Businesses urged to ‘stick an oar in’ to back ship build

Make Ship Happen launch

A raft of opportunities for businesses to back a unique shipbuild has launched with the chance to sponsor one of 84 oars.

Corporate benefactors are being sought by the team reconstructing the Saxon ship which was buried at Sutton Hoo for more than 13 centuries.

And the oars, which are being made to row the vessel once it is completed, are being offered up to business owners for £1,000 each in exchange for having their company name burnt into the wood.

Philip Leech, chairman and director of the Sutton Hoo Ship’s Company, which is responsible for the build, said: “This is a hugely exciting project which will see archaeologists, historians, experts in shipbuilding and volunteers come together to raise a ghost ship.

“We hope there will be lots of companies out there who would like to ‘own’ part of this adventure and see their business name emblazoned on an oar. But it’s a limited number that can sponsor an oar so it will be first come first served.

The 90ft ship is being built in the Longshed, Woodbridge, leased by Woodbridge Riverside Trust.

The release of the oars is the second phase of a crowdfunder programme – Make Ship Happen – which hopes to raise £1 million towards the project.

Along with the oars, larger sponsorship packages are available including funding the keel, the planks and the stem and stern.

In August, more than 3,500 numbered metal rivets that will hold the ship together were offered to the public for £20 each.

Mr Leech said: “We have had such an incredible response from people wanting to be a part of this.

“Now we need big backers to put their oar in and help us move forward.”

The ship will be built over a two-year period by a number of volunteers who have been taught traditional building methods.

Once finished, it will be tested at sea with a full crew. If it looks possible, the team will erect a mast and see how well it sails.

Mr Leech added: “The build is a serious scientific endeavour and an example of experimental archaeology which is carried out by replicating or approximating the feasibility of ancient cultures.

“This is done by employing a number of methods, techniques, analysis and approaches based upon archaeological source material – in this instance raising a ghost ship based on the indent left by the original vessel.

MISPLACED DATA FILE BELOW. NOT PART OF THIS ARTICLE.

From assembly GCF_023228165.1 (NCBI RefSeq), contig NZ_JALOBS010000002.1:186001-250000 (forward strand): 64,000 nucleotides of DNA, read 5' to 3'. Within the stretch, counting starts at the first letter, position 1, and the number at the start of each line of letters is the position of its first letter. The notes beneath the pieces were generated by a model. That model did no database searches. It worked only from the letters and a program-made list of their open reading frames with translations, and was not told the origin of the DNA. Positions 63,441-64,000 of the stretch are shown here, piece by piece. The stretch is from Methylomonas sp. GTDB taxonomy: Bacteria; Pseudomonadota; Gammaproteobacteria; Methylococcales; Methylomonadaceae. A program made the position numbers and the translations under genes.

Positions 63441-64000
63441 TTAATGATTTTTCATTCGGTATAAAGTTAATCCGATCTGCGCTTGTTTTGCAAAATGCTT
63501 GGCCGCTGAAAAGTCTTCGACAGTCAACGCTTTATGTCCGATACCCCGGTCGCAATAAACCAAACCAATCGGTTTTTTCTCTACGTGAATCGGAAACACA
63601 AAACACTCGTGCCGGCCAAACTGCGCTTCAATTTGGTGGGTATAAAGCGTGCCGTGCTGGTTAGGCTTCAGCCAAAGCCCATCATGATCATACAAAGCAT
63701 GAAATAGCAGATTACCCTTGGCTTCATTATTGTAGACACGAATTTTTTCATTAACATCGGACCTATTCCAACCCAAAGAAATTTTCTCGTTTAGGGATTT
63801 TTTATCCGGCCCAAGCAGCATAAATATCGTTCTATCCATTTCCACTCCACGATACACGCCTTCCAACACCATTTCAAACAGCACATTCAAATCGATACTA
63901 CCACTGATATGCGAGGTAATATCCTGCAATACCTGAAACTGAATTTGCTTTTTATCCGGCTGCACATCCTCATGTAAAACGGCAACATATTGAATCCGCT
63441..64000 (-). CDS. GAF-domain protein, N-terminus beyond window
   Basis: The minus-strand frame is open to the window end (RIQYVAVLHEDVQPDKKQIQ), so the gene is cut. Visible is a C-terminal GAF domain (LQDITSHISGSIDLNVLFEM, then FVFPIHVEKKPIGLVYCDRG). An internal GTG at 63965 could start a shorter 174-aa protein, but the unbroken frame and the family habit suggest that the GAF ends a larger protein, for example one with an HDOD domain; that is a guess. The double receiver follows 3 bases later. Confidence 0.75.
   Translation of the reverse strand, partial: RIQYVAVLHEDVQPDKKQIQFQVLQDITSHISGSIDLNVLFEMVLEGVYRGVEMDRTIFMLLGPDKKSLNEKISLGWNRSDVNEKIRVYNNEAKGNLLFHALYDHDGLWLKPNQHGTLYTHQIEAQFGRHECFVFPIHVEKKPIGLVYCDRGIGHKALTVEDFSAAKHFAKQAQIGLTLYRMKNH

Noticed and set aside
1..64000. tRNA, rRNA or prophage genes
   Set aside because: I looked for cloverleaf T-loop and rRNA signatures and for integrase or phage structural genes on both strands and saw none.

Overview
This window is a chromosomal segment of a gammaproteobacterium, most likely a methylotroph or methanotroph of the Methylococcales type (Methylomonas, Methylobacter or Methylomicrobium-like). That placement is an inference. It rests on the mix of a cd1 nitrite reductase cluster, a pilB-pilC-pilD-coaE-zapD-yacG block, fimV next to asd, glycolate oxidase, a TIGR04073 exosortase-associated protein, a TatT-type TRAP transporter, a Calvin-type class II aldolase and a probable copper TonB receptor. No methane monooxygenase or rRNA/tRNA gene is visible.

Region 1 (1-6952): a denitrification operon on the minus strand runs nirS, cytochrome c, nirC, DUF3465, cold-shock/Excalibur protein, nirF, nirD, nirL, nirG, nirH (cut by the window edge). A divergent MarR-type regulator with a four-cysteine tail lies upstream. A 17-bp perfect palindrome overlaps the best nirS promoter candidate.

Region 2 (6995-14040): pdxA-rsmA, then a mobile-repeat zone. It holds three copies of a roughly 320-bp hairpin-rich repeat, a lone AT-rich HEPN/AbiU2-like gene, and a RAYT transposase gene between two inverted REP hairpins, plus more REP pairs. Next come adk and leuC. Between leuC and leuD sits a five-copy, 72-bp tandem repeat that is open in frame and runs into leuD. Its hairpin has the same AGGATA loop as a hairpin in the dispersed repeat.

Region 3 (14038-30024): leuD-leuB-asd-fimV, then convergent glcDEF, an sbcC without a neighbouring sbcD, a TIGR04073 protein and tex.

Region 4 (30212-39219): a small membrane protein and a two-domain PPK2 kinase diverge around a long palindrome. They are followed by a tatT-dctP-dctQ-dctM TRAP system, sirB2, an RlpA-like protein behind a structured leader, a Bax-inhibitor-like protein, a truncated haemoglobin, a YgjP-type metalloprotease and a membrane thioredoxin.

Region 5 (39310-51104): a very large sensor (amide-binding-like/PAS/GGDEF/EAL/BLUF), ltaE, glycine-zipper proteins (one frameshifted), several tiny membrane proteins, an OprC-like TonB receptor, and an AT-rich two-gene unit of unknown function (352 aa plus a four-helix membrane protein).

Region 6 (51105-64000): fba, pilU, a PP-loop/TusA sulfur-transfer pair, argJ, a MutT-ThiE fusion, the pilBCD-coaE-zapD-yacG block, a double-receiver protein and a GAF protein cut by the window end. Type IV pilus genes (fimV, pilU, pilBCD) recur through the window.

“Everything will be carefully recorded so we can learn from the construction.”

All that was left of the ship, buried beneath the sand of Sutton Hoo in the 7th century was an impression of the rotted-away ship’s timbers.

Plans for the shipbuild have been produced digitally from the measurements taken at the excavation back in 1939 which revealed an early medieval burial ground that included the grave of Raedwald, an Anglo-Saxon king.

To sponsor a rivet or an oar email

Sutton Hoo Ship links with Rendlesham finds

Rendlesham is more famous for UFOs than Anglo-Saxons. But steady work over recent years has seen the area around St Gregory’s Church and Naunton Hall rise through the rankings to become a nationally significant Anglo-Saxon site.
About twenty years ago, holes started being surreptitiously dug there at night. It got worse, and the place was presumably being looted by rogue detectorists. The Suffolk County Council Archaeological Service were notified and they became actively involved. They gained much assistance from ‘white hat’ detectorists working within the Portable Antiquities Scheme.

About 4 miles up the river from Woodbridge and Sutton Hoo, Rendlesham would have been the highest point vessels of a certain size would think to go. The changes to the navigability of the upper Deben have been argued about inconclusively for some time. The conventional wisdom is that things were much the same then as they are now. With no ballast, and no load, our ship will draw about 13 inches. The original ship would have struggled to make Rendlesham during a dry summer. But this would be no obstacle to foreign trade in small, high-value goods.